I was scarred for life, watching "Spanglish" as a 14 yr old. Its a story about an immigrant from Mexico, who comes to nanny for a wealthy American family (2 kids and a grandma, Dad is a chef, Mom is obsessed with health and exercise).
|Never show this at some self-proclaimed "Youth Retreat."|
Trust me, it will just scar the kids....
In the course of the movie, the Dad starts having feelings for the nanny who lovingly takes care of his kids.
He even complains to the nanny about his wife. But what am I saying? Ofcourse it was all so sweet and nice and wistful, because goshdarnit, he just didn't have grounds to divorce his selfish wife.
(Sidenote, so everything in me was screaming here, a somewhat clueless foreign single-mom poor working woman struggling with English and her employer...yeah definitely a power differential there...But even sweeping that under the rug, it stinks. And here's why.)
Then his wife had an affair, and amid sadness....oh the glee. I felt it, the subtle glee. The 'get out of jail free' card. The freedom to now pursue that true love of your life....
It was the glee that disturbed me. Even if it were subtle and small amid crushing grief (I really can't remember what the ratios were, as I was in and out at that point, it was so bad). Even the smallest amount of relief, relief that now you have reason to love someone else (someone a lot kinder and sweeter and nicer)---mixed in whatever sorrow or betrayal he felt, totally smelled 'off'. Something was horribly, horribly wrong.
Love is patient and kind; love does not envy or boast; it is not arrogant or rude. It does not insist on its own way; it is not irritable and does not count up wrongdoing, it does not rejoice at wrongdoing, but rejoices with the truth.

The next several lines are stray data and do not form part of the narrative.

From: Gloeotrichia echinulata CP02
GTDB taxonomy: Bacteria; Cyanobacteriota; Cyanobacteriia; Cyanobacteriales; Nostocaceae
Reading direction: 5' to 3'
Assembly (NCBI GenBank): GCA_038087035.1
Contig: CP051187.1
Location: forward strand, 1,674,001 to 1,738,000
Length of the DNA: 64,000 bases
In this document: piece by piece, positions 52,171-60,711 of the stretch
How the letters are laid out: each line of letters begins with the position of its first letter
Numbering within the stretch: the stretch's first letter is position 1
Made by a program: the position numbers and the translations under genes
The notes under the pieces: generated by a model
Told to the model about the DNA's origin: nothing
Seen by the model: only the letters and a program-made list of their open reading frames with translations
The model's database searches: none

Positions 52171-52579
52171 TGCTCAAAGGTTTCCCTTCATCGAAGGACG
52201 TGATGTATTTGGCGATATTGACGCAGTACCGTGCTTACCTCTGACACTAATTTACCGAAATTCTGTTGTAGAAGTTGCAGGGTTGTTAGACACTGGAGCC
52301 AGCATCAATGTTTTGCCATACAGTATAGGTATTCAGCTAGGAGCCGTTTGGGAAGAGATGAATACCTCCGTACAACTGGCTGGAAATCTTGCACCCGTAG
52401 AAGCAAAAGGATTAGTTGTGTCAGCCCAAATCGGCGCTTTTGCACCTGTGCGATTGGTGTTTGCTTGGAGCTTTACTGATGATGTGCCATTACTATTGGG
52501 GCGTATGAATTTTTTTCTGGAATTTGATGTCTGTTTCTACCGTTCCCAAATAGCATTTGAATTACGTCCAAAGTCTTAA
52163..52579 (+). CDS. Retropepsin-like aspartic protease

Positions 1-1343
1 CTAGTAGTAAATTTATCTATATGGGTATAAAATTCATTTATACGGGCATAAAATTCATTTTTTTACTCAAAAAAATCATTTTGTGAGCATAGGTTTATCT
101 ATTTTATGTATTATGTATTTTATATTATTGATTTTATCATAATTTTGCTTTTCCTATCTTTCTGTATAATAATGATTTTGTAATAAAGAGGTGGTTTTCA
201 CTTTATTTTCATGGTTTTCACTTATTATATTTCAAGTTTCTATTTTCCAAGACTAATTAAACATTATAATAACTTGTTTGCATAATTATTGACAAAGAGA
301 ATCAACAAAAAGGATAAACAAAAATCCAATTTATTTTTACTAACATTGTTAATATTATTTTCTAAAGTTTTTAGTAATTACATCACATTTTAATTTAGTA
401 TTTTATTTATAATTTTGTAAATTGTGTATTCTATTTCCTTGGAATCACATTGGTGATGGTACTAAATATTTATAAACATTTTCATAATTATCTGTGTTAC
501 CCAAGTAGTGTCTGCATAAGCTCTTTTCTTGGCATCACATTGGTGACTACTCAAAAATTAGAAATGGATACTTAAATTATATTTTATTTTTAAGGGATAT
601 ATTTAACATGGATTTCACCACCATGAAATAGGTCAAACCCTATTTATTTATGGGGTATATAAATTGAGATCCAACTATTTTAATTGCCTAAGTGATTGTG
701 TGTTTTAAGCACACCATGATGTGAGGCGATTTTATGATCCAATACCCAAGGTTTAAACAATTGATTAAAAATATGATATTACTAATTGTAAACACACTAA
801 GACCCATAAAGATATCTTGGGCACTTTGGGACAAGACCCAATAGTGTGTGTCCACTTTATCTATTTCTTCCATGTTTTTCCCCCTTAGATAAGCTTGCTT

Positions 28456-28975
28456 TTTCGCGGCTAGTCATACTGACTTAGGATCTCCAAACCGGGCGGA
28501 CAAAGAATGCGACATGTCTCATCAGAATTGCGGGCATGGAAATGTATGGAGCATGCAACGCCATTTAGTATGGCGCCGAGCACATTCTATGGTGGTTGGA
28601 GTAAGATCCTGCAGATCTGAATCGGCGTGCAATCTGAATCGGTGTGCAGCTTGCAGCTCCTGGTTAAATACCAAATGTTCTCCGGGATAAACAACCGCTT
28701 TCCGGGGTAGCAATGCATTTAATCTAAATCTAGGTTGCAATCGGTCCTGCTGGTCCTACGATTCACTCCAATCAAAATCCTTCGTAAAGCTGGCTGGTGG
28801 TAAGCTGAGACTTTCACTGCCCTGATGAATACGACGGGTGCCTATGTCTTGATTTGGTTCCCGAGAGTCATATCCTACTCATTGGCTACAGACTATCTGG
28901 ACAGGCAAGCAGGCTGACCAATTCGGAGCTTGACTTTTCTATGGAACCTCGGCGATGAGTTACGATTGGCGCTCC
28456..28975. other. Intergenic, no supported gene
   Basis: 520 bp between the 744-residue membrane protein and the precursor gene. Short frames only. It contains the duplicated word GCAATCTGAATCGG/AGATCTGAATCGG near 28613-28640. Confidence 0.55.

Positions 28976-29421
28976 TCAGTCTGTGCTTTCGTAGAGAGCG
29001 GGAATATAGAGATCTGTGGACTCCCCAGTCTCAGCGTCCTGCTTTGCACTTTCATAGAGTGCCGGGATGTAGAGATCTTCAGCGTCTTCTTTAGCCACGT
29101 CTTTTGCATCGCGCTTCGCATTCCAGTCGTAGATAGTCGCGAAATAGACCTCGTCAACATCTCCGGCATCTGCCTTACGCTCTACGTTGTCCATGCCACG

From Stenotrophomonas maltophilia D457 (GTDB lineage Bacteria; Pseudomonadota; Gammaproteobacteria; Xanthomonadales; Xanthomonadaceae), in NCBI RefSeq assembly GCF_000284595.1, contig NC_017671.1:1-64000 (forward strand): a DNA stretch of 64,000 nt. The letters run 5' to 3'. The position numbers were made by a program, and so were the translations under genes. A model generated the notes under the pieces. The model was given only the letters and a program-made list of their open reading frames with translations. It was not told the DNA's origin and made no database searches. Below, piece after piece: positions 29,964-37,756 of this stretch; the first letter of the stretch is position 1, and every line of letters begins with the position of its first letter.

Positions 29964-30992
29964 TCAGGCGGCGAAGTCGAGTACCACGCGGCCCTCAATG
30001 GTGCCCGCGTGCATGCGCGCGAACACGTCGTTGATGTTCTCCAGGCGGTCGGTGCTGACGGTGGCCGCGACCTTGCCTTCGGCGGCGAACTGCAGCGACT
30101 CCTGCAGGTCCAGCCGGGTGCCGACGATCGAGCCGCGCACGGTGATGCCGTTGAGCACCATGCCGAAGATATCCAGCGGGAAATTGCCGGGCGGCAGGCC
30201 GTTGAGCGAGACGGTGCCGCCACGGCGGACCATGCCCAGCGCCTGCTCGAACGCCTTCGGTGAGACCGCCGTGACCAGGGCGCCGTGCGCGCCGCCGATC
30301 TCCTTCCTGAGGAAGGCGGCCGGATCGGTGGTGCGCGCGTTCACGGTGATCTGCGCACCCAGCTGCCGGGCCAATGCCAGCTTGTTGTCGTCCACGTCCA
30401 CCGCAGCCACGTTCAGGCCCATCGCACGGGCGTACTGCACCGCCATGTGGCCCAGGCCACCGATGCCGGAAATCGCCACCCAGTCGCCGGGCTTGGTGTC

I never really got the second part. The first part made sense "does not count up wrongdoing", we all keep lists in our minds, of what someone's done to hurt us. Holding on to it in pain or wrath. But why would we rejoice at being hurt? Here is an example, because it finally gives us the right to say "Alright, this really was it, you crossed the big red line, I'm out"
So that glee was disturbing. Really disturbing. But even taking that glee out, there still is more wrong with this.
It didn't hit home to me until watching an episode of Downtown Abbey.
|Anna and Mr. Bates, the happy couple|
Mr. Bates has an estranged marriage to Vera, a woman who the show assures us, has not been faithful to him. And then there's pretty little sensible Anna.
And they fall in love!
And his first wife stank anyway, plus she's estranged anyhow.
And then Mr. Bates and Anna get engaged!
And his first wife who stank anyhow kills herself. Oh no! Now everyone thinks Mr. Bates did it? And Anna, in a heroic act of love, marries him just before he's jailed, so that she can be his next of kin at the trial. And they have a quick little wedding, in which she vows to love him forever till death do them part. And they wake up happily after their wedding night, in love. And then he gets hauled off to jail.
I think we are all supposed to be thinking how sweet it is, and about how unconditionally she loves him and all.
I was roaring mad. Ok, here, no glee. But still.
Vera may have cheated on him, and been a total flake, and killed herself. But she was still his wife. And he's happily got engaged to the cuter, nicer, moral-er, kinder girl. And when she killed herself, now a great barrier has thrown itself against True Love, but True Love shall prevail.
Till death do us part.